University of Southern Mississippi Professor Scott Milroy is not ready to prove life exists on Mars. However, he is one giant leap closer to discovering whether or not a living organism could survive on the Red Planet.
Milroy recently learned that his NASA-funded “Pioneering Mars” project has been selected for payload integration and flight aboard the International Space Station. Milroy’s project is one of only two chosen from the NASA ISS National Laboratory Education Project (NLEP) for transport to the ISS sometime in 2015.
“While USM is well-known regionally as a leader in STEM (science, technology, engineering and mathematics) education and research, it is important that the capabilities and accomplishments of our University reach a wider national audience,” said Milroy, associate professor of Marine Science at Southern Miss. “The results from our experiments, both on the ground and aboard the ISS, are designed to engage a new generation of young scientists and engineers as active research partners.”
Milroy and his colleagues await further federal funding to maintain the research protocol associated with the project. But he has already cleared one major hurdle in the quest to learn more about our solar system.
“The search for life beyond Earth is a fundamental question of the ‘uniqueness’ of Earth in the cosmos,” said Milroy. “While the search for life on Mars has eluded us thus far, with our Pioneering Mars project, we intended to explore the possibility of extra-terrestrial life from a different perspective.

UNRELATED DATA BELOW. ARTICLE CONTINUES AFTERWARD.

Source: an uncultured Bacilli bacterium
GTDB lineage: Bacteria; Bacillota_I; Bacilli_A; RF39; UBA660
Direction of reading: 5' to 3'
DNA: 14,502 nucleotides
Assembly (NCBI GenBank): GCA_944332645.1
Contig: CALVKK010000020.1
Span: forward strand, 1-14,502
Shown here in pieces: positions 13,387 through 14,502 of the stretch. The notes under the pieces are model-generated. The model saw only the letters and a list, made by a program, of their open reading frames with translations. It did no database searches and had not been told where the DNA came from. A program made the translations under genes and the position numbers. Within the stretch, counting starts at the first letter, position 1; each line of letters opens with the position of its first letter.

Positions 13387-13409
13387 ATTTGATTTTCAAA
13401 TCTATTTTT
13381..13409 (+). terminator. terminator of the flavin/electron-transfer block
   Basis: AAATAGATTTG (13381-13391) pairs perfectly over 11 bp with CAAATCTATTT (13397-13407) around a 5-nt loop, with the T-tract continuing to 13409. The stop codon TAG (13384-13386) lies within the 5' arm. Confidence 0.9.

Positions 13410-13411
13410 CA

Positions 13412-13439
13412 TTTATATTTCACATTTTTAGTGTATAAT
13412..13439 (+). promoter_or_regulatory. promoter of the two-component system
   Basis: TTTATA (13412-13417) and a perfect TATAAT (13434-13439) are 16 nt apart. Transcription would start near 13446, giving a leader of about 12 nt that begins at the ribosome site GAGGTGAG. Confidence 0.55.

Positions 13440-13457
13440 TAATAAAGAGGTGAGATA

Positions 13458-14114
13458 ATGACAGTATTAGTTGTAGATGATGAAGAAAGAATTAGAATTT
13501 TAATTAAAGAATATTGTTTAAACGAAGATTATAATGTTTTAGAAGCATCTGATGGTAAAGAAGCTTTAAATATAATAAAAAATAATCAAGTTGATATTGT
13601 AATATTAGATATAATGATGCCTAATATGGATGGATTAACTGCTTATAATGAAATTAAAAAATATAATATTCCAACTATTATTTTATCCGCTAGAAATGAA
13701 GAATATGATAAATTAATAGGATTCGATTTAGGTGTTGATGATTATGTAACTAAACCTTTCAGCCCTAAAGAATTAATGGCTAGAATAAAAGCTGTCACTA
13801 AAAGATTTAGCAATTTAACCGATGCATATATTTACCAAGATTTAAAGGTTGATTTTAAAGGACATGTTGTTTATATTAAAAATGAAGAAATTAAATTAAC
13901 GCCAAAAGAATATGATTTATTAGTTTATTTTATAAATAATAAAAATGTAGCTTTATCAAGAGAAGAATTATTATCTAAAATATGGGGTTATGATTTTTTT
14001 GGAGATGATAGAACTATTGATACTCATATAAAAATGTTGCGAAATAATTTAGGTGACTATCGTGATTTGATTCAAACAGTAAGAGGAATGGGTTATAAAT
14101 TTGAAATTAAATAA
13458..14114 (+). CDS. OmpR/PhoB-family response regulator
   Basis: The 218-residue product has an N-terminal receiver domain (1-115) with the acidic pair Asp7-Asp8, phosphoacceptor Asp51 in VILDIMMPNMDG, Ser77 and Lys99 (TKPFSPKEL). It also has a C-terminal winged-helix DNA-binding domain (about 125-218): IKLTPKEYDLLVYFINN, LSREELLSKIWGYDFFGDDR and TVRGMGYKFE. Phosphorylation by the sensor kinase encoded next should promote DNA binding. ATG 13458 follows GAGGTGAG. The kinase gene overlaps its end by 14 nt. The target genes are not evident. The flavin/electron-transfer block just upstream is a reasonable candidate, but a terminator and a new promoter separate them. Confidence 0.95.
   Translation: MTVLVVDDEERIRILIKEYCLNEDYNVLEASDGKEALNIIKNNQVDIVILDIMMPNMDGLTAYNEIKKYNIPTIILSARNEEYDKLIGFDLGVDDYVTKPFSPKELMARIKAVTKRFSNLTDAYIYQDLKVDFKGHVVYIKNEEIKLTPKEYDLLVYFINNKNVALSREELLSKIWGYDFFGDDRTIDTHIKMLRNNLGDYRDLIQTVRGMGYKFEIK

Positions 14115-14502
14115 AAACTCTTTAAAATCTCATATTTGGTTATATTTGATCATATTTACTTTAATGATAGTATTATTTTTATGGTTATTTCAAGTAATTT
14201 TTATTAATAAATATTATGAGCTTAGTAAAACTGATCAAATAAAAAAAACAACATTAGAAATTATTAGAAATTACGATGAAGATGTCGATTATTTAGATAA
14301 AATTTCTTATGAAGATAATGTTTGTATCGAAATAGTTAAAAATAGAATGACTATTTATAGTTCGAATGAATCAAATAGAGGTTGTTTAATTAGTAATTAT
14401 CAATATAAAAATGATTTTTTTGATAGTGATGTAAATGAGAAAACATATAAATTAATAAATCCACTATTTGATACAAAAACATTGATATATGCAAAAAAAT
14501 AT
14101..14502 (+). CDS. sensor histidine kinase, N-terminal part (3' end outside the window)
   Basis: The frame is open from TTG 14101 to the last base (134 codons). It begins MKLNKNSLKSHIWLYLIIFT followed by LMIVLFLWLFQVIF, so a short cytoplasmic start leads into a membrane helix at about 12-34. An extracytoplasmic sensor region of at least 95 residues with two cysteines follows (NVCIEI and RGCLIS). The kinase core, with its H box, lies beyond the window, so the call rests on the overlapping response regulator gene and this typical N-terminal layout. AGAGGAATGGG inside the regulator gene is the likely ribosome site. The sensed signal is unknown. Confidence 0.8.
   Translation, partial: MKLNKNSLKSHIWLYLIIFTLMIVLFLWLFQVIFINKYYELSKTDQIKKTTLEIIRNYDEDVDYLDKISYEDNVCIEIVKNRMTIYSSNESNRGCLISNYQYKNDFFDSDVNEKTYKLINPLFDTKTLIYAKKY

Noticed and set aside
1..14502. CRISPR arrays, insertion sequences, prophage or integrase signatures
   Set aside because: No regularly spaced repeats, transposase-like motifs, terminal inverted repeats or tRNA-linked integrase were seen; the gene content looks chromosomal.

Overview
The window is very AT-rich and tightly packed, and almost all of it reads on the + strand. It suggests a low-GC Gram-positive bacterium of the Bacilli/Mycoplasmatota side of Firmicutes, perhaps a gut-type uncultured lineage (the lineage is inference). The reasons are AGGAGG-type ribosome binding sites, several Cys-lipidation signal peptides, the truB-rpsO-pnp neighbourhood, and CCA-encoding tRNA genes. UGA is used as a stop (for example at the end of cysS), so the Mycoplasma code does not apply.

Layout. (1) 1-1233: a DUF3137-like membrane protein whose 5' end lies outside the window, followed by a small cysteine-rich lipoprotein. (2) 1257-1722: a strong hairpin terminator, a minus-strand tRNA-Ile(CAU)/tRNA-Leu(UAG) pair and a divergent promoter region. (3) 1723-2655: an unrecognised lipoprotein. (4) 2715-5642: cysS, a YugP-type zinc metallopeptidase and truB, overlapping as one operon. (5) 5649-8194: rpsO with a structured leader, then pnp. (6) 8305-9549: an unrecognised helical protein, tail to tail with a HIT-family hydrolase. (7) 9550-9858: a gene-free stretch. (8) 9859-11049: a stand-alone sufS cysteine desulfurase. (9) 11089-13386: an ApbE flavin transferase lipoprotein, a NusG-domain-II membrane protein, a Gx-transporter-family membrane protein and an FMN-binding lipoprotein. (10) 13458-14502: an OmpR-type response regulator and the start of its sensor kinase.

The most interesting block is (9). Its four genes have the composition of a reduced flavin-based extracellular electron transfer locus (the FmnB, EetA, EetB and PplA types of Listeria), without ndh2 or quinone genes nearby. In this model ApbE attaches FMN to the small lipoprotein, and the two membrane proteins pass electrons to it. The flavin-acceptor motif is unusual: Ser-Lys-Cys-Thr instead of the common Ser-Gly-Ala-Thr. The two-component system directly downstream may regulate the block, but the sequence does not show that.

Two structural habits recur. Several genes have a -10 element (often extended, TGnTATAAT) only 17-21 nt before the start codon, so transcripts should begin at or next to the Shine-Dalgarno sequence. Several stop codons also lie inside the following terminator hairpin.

“Instead of looking for life which may have existed on Mars, we are investigating the possibility that Mars could support life, even if it is transported from Earth. The mere notion that an Earth organism could survive on the surface of Mars drives home the point that the Martian surface could sustain life.”
Milroy’s project was one of five ISS NLEP projects nationwide that NASA funded approximately 18 months ago, providing hands-on science and engineering opportunities to high school students. His experiments focus on an attempt to grow a blue-green algae – known as cyanobacteria – in incubation chambers at the Southern Miss Gulf Park campus in Long Beach, Miss.
Milroy notes that while many of the physical, chemical, and climatic conditions of Mars can be simulated in an Earth-bound laboratory, the capability to maintain living cyanobacterial cultures in reduced gravity conditions can only be explored on the ISS.
Other potential benefits from the project include:
“The research is additionally valuable to NASA in that the successful culture of photosynthetic organisms in low-temperature, low-light, and reduced-gravity conditions would have far-reach implications for providing potential food sources, and renewable oxygen gas producers/carbon dioxide scrubbers for long-duration space flights,” said Milroy.